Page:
Needless to say 2020 has been…a year.
The whole world is taking a collective breath and exhaling a deep sigh of relief as we round the corner to 2021. A year spent hunkered down together in our homes altered the ways we interact with our spaces. New priorities emerged and impacted design choices.
Desire for functional spaces reigned supreme—areas for kids to play and learn virtually, the absolutely essential private home office, a home gym to grab a quick sweat, soaker tubs for a spa experience and comforting living rooms to destress. Above all, 2020 brought to light just how integral the home is to our feelings of security, comfort and well-being.
These themes –functionality, familiarity, serenity, joy—are steering interior design trends for custom home builders in the New Year.
2021 Design Trends
- Paint colors – Calming colors rooted in nature
The big names in the paint industry announce their color palettes of the year, and both Sherwin Williams and Benjamin Moore set the mood with color choices that are calming, soothing and inspired by nature. Sherwin Williams named Urbane Bronze (SW 7048) as their selection: “Its nature-inspired energy cultivates a sense of calm from the ground up with natural simplicity.”
With its versatility, Urbane Bronze can be used on the interior or exterior of your home. Inside, it is a stunning choice, especially when paired with a neutral kitchen cabinet contrasted with a bold kitchen island. It also coordinates perfectly with white oak or cedar accents. As a beautiful, rich color, you can use it on your built-in cabinets or doors for a statement that is not too cold or stark as a true black. Outside, it is an excellent choice for elements of exterior elevations, with its green undertones blending well with a home’s natural elements. Its dark, earthy properties are great for shutters and window grids. Dark window grids are incredibly popular, adding depth and contrast for a new or existing home.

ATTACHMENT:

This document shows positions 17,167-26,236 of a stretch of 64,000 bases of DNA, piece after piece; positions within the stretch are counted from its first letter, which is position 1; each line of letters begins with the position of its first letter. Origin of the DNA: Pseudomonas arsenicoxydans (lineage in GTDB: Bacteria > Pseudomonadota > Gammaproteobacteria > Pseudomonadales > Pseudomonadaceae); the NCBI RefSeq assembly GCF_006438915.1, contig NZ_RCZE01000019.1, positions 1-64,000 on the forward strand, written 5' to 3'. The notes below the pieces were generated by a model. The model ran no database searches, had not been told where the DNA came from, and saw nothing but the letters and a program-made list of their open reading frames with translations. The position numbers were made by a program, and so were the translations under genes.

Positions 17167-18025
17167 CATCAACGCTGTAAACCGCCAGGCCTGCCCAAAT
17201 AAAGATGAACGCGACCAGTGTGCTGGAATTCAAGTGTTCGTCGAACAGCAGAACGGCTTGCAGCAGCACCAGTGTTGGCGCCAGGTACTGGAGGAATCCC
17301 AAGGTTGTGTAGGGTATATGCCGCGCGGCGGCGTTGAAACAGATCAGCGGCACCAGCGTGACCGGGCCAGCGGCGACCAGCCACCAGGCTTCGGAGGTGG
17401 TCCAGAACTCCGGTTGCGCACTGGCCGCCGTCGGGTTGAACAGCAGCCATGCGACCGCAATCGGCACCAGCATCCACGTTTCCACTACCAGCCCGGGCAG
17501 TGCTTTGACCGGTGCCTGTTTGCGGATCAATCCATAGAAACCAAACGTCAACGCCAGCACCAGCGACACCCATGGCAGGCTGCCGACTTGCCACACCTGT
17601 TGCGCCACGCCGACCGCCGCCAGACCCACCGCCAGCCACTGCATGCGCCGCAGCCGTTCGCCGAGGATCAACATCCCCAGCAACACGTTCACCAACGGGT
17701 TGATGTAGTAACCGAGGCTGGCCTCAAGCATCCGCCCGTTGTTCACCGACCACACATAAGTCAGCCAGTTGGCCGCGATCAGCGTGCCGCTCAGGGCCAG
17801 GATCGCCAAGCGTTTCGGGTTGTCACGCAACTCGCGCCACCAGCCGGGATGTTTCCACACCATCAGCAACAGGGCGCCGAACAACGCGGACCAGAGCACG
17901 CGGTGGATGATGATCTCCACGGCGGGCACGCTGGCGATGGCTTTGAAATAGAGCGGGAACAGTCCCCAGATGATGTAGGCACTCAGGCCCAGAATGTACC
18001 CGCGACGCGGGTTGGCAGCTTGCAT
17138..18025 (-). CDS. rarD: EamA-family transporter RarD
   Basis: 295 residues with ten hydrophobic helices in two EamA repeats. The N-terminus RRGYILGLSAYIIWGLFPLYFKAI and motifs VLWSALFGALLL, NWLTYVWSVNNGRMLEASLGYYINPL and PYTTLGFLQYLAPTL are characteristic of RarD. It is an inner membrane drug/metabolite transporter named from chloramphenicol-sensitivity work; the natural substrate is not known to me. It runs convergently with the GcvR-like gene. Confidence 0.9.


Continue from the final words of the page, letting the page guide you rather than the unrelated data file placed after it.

Benjamin Moore chose Aegean Teal (2136-40) as their 2021 color of the year, calling it “intriguing, balanced and deeply soothing.” The name of the color is deceptive—it’s not as teal as you might imagine. It’s actually a rich, dusty blue with a green undertone—again, inspired from the earth’s natural elements. The color feels soft and familiar, and our eyes naturally gravitate to these properties because it makes us feel good.
Inside your home, this would be a fantastic color for a basement or dining room wet bar as a fun pop of color. Feature it on the ceiling of your powder room as a creative way to introduce an unexpected design element in a small space. Aegean Teal can diversify your exterior home look, too—use it on the trim for a classic, French Tudor vibe or on the shutters or front door of your modern farmhouse. It would also be lovely on the ceiling of a front porch.
2.Grandmillenial Style – A throwback to antiques, wallpaper, ruffles and floral patterns
When life becomes difficult, human nature finds comfort in what is familiar, seeking out happier memories that act like a comfort food. Memories of Grandma’s house and a living room with colorful wallpaper, the family heirloom hutch proudly displayed in the dining room, adorned with china and all things floral are associated with a simpler time. Fueled by access to design inspiration from social media, millennials are embracing the old and turning it new. They are shopping for antique furniture to mix with modern pieces, breaking out grandma’s china, adding slipcovers on sofas and revitalizing the use of wallpaper.